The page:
Tuesday's 3:00 PM trade deadline came and went with Minnesota, for a second consecutive year, standing pat.
There's a lot of frustration being directed toward the Twins, who – unlike other cellar-dwellers around the league – weren't able to unload assets for impact prospects. Their only trade sent Francisco Liriano to the White Sox for a meager return. In short, the franchise did very little to aid its rebuilding effort.
But, in reflecting on these past days, there's one very important point to keep in mind: no trade is better than a bad trade.
Dealing away Liriano was essentially a no-brainer, given that he'll be a free agent at year's end. Shipping out Carl Pavano and Matt Capps would have also been obvious moves, even if there wasn't much coming back, but unfortunately both are sitting on the disabled list indefinitely (and still could be traded in August).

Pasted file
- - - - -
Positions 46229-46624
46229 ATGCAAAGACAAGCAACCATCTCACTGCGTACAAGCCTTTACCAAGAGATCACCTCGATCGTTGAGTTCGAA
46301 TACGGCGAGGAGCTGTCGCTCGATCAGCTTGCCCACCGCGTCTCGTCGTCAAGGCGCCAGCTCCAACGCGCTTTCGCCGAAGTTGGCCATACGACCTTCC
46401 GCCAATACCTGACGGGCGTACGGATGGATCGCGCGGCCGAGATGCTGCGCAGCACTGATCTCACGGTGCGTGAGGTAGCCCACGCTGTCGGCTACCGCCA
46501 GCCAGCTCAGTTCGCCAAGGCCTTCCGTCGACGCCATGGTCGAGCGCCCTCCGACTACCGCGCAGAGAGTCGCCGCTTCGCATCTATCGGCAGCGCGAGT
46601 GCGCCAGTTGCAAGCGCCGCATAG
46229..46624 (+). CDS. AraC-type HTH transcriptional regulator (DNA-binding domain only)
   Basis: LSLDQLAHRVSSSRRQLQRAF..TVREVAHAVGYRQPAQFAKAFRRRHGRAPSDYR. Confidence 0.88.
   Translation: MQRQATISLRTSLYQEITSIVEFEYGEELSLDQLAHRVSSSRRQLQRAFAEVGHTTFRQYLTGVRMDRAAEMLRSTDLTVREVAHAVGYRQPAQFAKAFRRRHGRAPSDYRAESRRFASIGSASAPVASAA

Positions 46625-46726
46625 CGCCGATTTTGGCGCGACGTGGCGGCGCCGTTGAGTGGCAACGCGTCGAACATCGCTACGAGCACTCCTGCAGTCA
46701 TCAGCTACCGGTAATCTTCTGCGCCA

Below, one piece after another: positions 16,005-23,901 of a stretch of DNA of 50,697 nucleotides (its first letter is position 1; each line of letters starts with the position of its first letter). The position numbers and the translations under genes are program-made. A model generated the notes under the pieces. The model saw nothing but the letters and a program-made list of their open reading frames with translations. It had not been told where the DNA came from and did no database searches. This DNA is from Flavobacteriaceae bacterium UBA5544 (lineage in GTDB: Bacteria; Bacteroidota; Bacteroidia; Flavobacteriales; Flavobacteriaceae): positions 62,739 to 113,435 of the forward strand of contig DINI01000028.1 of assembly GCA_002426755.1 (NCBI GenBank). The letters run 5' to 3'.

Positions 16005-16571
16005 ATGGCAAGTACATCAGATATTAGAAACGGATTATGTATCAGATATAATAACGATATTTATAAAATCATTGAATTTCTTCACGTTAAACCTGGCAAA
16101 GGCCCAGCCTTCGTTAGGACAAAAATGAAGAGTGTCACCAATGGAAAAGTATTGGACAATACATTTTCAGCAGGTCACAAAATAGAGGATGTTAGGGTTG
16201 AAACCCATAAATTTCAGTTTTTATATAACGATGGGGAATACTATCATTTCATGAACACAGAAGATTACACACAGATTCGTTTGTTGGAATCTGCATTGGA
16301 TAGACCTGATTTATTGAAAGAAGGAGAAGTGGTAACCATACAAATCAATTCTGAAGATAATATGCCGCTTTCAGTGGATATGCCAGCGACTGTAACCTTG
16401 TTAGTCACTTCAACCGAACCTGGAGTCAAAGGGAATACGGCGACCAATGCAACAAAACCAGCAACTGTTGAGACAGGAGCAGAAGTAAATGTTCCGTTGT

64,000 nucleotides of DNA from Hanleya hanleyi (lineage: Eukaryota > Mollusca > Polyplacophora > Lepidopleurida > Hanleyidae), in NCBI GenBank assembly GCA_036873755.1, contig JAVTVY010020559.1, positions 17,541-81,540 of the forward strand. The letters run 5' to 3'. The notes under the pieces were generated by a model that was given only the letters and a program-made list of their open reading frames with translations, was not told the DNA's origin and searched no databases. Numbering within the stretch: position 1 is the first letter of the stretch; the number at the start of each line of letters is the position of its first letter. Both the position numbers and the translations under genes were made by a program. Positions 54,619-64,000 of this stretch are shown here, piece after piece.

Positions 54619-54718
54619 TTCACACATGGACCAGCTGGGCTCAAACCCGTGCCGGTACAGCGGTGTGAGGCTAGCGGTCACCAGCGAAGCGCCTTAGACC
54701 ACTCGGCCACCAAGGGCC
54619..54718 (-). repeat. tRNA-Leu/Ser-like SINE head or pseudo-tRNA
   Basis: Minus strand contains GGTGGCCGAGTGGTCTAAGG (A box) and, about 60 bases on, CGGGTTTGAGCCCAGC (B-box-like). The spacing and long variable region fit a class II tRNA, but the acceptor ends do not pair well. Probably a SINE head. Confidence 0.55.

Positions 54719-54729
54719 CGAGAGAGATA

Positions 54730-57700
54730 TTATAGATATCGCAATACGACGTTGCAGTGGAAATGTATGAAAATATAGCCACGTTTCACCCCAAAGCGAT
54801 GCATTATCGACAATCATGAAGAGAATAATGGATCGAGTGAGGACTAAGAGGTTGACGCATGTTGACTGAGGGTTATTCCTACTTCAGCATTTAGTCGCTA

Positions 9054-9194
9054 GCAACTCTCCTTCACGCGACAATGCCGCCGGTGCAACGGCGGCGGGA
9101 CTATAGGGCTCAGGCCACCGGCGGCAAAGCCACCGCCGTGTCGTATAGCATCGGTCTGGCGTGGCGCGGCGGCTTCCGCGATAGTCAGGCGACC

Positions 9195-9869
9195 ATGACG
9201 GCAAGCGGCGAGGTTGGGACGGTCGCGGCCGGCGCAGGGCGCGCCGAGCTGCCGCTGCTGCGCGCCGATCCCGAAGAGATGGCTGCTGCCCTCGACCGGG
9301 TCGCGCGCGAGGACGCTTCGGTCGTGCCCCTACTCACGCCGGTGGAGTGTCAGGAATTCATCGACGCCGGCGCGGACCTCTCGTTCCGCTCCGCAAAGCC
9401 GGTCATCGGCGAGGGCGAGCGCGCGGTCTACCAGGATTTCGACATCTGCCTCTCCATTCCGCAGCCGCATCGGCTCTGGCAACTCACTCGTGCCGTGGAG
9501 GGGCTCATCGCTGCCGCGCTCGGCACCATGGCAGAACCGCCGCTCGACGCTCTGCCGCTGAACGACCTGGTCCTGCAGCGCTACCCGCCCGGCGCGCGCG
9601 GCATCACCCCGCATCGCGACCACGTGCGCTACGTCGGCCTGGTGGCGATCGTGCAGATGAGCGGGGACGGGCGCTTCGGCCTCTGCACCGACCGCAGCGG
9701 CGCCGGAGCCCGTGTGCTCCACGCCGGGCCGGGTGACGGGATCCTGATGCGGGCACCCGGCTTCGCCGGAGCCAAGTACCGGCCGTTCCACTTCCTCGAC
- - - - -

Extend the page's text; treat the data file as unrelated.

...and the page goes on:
The rest of the team's trade candidates, from Denard Span to Josh Willingham to Justin Morneau to Jared Burton to Glen Perkins, are all under control beyond this year. These aren't guys you trade just to trade. Given that every single one of those names has appeared in reported trade rumors over the past few days and weeks, it seems clear that Terry Ryan was busily working to assess their markets and find a sensible deal.
In the end, he didn't get the kind of offers that he felt merited giving up pieces with long-term value. It's tough to blame him for that. There will be other opportunities to shop these players in the future (in fact, I suspect we'll see Span and Morneau's names floated quite a bit during the offseason).
Earlier this week I wrote about a hard truth
that became evident in the Liriano trade and also through some of the quotes surfacing from rival general managers about the the Twins' sky-high asking prices for their trade chips. For various reasons, despite the increased number of buyers, teams around the league just weren't willing to pay up for what the Twins were selling.
In a situation like that, standing pat was really the only logical course of action. And it leaves Ryan with plenty of options during the offseason.